Division of Integrated Life Science

Laboratory of Plant Developmental Biology

Research summary

Research outline

We are interested in molecular mechanisms underlying plant’s responses to environment and developmental processes regulated by them. Plants have evolved plastic developmental programs with both genetic and epigenetic basis to adapt their sessile mode of life to changing environment. Using an angiosperm, Arabidopsis thaliana and a liverwort, Marchantia polymorpha as model systems, we have been investigating growth phase transition in response to environmental signals such as day length, sexual reproduction processes from germline specification to gametogenesis, and evolution of regulatory systems. By studying two representative model species from phylogenetically distant clades, we aim to elucidate general principles of environmental response and development in land plants.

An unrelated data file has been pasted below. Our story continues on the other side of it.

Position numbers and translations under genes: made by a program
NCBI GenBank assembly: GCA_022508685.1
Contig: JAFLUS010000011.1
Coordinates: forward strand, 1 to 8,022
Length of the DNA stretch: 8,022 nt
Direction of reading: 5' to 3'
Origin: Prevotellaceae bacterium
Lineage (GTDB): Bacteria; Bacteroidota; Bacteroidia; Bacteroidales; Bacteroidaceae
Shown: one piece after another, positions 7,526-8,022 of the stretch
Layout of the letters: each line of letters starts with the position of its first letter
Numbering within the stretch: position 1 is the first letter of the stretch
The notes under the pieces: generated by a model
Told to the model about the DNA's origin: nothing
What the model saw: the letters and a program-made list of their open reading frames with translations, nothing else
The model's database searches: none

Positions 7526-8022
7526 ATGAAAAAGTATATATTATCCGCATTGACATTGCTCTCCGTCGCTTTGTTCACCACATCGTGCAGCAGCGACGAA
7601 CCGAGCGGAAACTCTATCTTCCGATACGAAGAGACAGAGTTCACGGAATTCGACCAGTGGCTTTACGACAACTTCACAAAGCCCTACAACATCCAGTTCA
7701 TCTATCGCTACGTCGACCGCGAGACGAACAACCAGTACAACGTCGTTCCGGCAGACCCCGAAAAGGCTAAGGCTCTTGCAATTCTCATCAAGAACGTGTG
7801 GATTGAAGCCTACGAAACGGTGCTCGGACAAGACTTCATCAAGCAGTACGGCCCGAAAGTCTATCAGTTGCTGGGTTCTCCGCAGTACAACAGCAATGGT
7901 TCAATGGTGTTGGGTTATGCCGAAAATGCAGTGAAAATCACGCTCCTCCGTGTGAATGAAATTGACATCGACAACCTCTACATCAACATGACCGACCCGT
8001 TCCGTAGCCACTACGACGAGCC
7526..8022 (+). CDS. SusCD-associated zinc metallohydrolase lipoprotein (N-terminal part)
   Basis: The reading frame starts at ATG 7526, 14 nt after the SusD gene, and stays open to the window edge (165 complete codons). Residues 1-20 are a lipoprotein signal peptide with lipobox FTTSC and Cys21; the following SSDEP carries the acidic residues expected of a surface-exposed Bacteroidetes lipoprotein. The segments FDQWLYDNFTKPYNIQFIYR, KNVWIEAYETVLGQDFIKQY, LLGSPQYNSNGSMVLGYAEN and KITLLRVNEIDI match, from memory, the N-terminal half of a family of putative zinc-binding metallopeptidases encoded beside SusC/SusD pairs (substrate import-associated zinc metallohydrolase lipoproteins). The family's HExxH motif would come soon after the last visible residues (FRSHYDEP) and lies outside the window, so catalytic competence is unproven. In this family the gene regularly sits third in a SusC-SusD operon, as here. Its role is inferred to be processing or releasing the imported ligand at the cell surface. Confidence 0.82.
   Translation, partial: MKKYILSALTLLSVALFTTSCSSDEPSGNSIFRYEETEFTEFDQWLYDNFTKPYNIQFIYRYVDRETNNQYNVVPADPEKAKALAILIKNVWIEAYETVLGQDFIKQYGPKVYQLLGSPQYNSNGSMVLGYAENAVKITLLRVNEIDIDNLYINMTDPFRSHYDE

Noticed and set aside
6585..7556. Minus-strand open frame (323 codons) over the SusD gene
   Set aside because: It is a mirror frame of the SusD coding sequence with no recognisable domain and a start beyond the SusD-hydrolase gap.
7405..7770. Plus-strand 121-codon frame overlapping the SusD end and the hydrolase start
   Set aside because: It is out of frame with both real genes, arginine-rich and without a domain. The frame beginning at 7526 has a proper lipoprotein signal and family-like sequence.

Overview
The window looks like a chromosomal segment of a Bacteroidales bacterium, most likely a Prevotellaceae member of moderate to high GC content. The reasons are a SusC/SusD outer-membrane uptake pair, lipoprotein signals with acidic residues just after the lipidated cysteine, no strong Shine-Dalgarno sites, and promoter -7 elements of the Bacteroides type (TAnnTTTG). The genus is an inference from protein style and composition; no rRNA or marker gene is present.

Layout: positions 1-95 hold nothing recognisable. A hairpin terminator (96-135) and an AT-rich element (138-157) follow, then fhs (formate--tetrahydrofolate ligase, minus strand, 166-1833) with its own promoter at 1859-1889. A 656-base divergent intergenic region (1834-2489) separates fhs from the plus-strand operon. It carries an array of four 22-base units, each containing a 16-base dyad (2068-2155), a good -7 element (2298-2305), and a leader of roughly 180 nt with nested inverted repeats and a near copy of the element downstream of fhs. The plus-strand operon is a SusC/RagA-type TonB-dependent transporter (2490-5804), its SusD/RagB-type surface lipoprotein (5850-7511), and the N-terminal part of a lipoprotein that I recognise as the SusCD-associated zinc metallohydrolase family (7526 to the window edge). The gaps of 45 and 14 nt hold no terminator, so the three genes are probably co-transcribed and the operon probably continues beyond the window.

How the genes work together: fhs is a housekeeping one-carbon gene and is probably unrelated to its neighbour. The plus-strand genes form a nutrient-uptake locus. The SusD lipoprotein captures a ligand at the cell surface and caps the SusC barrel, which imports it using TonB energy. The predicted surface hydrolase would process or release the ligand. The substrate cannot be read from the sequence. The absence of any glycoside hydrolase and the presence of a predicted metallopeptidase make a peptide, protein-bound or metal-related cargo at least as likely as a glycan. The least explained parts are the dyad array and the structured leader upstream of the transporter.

Click here for detailed research

Main themes

  • regulation of growth phase transition (especially reproductive transition) in response to environmental signals
  • mechanism of day-length perception by photoreceptors and circadian clock
  • long-distance systemic signaling (e.g. florigen) in the control of development
  • sexual reproduction processes (especially, germline specification and gametogenesis)
  • origin and evolution of regulatory systems for plastic development


ARAKI, TakashiProfessor

araki.takashi.3a*kyoto-u.ac.jp See faculty

YAMAOKA, ShoheiAssociate Professor

yamaoka.shohei.4v*kyoto-u.ac.jp See faculty

INOUE, KeisukeAssistant Professor

inoue.keisuke.6w*kyoto-u.ac.jp See faculty
  • Please note that the @ symbol has been replaced by *.


North Campus, Graduate School of Biostudies Bldg.

See the campus map